In 1972, The Club of Rome published a controversial book entitled “The Limits to Growth.” Its critics were quick to attack the statistical modeling the authors employed in reaching their conclusion that “
The math may prove to be off a bit, but it appears — 49 years since the book’s publication and with only 79 years to go in the projected timeline — that the underlying hypothesis may be frighteningly accurate.
Fortunately, the scientists, educators, economists, humanists and industrialists from 10 countries, who wrote the report, held out the hope that human life can survive “indefinitely” if we are willing to impose limits on our insatiable appetite for material goods and seek to control population growth.
Thinking of that during my confinement in the COVID-19-cave, which included time to read extensively (I am retired), my mind plunged to disquieting lows, soared to ecstatic highs, and even attained levels of moderation during which I was able to share my thoughts in terms that did not send people running to find safe places to hide.
On the ultra-low side was the depressing conviction that of all the creatures on earth, none is more superfluous than humans. All of our greatest technological and scientific “advances” that have been produced through our “genius” would have no value in our absence.
Nature, with all its fury and beauty would thrive in a pristine state: no pollution, wars, corrupt politics or ravenous depletion of natural resources, would intrude. There would not be corporations making money by doing harm to our precious earth, nor billionaires willing to defile the atmosphere in order to indulge in sub-orbital space rides.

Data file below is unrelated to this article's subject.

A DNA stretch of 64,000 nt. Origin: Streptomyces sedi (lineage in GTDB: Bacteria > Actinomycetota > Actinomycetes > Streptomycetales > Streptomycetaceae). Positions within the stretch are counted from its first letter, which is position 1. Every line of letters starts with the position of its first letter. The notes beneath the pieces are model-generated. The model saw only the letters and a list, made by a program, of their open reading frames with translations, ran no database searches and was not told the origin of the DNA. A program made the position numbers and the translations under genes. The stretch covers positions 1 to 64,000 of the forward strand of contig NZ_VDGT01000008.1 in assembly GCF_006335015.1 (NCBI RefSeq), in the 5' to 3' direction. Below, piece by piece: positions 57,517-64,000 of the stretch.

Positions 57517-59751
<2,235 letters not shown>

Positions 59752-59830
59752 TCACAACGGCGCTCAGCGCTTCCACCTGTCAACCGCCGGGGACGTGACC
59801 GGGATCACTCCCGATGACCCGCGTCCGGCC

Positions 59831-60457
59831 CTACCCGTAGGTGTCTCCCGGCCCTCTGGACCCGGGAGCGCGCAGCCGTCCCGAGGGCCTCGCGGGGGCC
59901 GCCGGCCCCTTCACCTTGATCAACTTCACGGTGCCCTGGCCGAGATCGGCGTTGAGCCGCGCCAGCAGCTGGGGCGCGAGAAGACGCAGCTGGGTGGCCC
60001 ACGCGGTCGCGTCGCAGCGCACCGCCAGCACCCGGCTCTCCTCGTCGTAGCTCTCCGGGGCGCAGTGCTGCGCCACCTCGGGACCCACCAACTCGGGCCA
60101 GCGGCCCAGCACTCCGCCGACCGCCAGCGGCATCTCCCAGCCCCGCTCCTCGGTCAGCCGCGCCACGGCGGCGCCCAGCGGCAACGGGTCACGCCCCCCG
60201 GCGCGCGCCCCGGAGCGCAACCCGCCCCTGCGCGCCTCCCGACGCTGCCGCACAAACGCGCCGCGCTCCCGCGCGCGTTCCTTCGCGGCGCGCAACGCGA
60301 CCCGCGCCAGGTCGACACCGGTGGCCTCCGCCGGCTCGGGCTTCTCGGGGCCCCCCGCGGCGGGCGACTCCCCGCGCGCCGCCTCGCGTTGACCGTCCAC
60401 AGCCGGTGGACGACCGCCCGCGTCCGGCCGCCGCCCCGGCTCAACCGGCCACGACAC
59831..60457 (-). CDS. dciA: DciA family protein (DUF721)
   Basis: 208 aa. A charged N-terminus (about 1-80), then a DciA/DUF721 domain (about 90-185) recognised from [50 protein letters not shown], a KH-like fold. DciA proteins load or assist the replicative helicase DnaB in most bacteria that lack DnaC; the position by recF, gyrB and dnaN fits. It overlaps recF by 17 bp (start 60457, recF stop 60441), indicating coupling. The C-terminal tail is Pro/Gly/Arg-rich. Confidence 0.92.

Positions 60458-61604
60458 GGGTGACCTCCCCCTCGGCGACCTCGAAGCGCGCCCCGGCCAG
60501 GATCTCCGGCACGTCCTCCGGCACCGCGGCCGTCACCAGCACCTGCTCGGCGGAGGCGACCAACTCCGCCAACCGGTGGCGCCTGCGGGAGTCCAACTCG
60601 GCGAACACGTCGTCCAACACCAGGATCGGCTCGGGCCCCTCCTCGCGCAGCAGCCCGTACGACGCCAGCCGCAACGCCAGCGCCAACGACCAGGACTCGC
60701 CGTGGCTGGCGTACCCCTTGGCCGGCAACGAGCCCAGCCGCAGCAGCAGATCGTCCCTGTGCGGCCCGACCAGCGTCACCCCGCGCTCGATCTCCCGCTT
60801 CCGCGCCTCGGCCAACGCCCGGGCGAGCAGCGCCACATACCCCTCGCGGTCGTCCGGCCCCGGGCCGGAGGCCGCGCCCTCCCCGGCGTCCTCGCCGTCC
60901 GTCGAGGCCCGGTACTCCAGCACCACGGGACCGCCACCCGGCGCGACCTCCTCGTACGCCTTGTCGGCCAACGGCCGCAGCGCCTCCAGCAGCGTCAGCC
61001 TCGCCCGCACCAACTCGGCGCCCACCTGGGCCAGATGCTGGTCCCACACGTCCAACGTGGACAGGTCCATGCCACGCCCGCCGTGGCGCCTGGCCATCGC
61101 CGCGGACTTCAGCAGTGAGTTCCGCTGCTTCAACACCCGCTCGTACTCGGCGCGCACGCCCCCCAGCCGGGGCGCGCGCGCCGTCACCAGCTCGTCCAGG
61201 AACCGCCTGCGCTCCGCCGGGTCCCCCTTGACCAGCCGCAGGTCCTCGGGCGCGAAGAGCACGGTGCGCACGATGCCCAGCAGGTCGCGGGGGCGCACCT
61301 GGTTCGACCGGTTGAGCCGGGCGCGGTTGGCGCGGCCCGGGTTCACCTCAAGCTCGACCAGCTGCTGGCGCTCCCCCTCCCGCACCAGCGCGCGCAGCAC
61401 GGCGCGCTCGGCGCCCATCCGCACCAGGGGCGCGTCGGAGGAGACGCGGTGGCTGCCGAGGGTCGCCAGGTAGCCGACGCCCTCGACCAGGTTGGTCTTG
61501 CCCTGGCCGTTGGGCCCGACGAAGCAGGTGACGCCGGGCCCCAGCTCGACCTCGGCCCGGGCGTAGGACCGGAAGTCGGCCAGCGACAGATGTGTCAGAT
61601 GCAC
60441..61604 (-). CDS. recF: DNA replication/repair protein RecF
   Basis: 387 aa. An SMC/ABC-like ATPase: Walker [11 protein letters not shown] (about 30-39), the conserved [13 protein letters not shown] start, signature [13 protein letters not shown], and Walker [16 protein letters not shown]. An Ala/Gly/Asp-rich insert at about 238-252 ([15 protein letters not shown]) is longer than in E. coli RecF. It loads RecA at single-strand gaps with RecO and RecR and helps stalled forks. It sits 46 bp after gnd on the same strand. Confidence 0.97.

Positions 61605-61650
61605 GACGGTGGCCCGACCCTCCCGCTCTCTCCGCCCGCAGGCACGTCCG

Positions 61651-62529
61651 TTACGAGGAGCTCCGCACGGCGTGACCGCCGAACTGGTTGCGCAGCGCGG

My faith in a power greater than myself is what propels me to ecstatic heights, because it informs me that to the extent miracles are possible, we are the ones that make them happen. We can agree that the excessive wealth of the few be dedicated to endeavors such as feeding the many who are poor, clothing the naked, providing for orphans, caring for the sick, giving shelter to those without homes, ending war, being kind to each other, loving our neighbors as ourselves and saving our environment.
We can decide not to pollute the environment by taking wasteful sea cruises, or engaging in nonessential travel. We can support local businesses to enable them to pay living wages to our neighbors. We can get money out of politics and elect people to office who genuinely want to serve their constituents, as opposed to pandering to their big-money contributors. My vision is that there is no limit to what we can do to save the world and to make it livable for everyone.
Then there are the moments of moderation, which are the most depressing of all. At this level I realize that to a great extent our society is at the mercy of a few multinational corporations, whose purpose is to make money for its shareholders, regardless of whether their ruthlessness is at the expense of their employees, or whether their lust for profits is wreaking havoc on our fragile environment.
We live in a culture in which those who have much, want more, and in which we compete against each other, because that is more conducive to winning than is cooperation. People are more likely to ask “Why should I share what I have earned?”, rather than “My dear friend, what can I do to make your life better?”
One thing I know for sure, we cannot continue to exist unless we become less materialistic, less greedy, less competitive and more willing to find internal joy with far less stuff.
There is much we need to discuss. It is my hope that this very incomplete article may plant a seed.
I wish you peace, love and joy!
Jim Palermo lives in Southampton.